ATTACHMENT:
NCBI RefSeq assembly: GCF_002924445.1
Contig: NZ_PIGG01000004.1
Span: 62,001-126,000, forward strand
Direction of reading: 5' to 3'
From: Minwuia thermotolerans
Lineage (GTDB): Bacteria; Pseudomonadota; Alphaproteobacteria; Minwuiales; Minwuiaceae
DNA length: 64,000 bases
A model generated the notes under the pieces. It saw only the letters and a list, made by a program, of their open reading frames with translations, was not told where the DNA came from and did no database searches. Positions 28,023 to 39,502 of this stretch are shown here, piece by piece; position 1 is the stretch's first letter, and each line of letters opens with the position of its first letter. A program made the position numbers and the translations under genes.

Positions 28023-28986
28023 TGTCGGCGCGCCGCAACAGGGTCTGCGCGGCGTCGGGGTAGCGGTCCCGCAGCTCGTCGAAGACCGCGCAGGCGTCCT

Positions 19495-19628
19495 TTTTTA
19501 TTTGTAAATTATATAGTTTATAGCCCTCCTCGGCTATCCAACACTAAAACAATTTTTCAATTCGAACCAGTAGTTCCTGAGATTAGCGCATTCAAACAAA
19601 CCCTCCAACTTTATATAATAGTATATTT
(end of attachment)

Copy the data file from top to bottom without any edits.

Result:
NCBI RefSeq assembly: GCF_002924445.1
Contig: NZ_PIGG01000004.1
Span: 62,001-126,000, forward strand
Direction of reading: 5' to 3'
From: Minwuia thermotolerans
Lineage (GTDB): Bacteria; Pseudomonadota; Alphaproteobacteria; Minwuiales; Minwuiaceae
DNA length: 64,000 bases
A model generated the notes under the pieces. It saw only the letters and a list, made by a program, of their open reading frames with translations, was not told where the DNA came from and did no database searches. Positions 28,023 to 39,502 of this stretch are shown here, piece by piece; position 1 is the stretch's first letter, and each line of letters opens with the position of its first letter. A program made the position numbers and the translations under genes.

Positions 28023-28986
28023 TGTCGGCGCGCCGCAACAGGGTCTGCGCGGCGTCGGGGTAGCGGTCCCGCAGCTCGTCGAAGACCGCGCAGGCGTCCT

Positions 19495-19628
19495 TTTTTA
19501 TTTGTAAATTATATAGTTTATAGCCCTCCTCGGCTATCCAACACTAAAACAATTTTTCAATTCGAACCAGTAGTTCCTGAGATTAGCGCATTCAAACAAA
19601 CCCTCCAACTTTATATAATAGTATATTT